Tuesday, June 14, 2011

boro-from the snow country

"Only a few decades ago, Tohoku "snow country"-and especially Aomori Prefecture-was synonymous to most Japanese with dire poverty. Situated dead-end on the northernmost tip of the main island of Honshu, Aomori was home to dirt poor farmers who, out of desperate necessity, created an astonishing textile aestethics out of boro-mere "rags"."

The textiles are indigo dyed and mostly of hemp, handstitched and stuffed, ever and ever again.
One person owned only one piece of clothing his entire life.
Layer on layer on layer.
To sleep, to work, to die.
The last images are diapers from an elderly woman who became bed-ridden.

All images from the book: Boro-rags and tatters from the far north of Japan



  1. Awesome designs. This can be of real inspiration for any designer.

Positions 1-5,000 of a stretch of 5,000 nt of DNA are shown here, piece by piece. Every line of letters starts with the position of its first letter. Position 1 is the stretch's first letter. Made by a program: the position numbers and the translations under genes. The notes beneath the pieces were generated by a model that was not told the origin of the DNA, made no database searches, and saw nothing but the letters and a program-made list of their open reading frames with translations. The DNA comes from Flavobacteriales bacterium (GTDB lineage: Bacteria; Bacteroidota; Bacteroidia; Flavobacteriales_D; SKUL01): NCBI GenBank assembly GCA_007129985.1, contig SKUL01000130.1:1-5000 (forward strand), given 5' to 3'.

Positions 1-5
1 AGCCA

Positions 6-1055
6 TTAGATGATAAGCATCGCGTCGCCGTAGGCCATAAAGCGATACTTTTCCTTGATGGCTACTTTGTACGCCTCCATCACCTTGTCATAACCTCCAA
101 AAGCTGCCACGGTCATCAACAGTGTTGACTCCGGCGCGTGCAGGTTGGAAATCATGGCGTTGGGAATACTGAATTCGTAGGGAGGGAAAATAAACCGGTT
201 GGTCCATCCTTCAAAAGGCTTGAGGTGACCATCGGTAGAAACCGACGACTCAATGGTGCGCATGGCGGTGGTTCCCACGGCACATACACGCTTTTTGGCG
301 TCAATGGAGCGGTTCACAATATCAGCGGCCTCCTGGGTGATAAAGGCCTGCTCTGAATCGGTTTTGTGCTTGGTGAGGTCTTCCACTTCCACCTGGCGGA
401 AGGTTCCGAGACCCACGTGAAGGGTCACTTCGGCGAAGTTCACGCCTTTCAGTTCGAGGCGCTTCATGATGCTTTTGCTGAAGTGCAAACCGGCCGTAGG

2. I think actually, that we could not reach this kind of aesthetics, 'cause we think already too much. You can feel in this textiles really the time, the years over which they develloped.
    They are abstract paintings.
    You're right-beautiful inspiration.

  3. Nice photos and interesting reading.

    The above photo of the fascinating boro textile with the red fabric reminds me of a similar one found in the middle section of this page:

  4. Dear anonymous
    you're right, quit similar.
    Most of the boros on this website are out of cotton-in my book there are mostly hemp, 'cause they come from so far north, where it's too cold to grow cotton and they were too poor to buy it from other areas.
    What I don't understand is, to make pillow covers out of it or even worth, like a dutch designer (http://denhamthejeanmaker.blogspot.com/2009/06/something-borod.html), new jackets out of real vintage boros! Urgh, as a designer you might take them as inspiration but treating them this way is for me just unrespectful!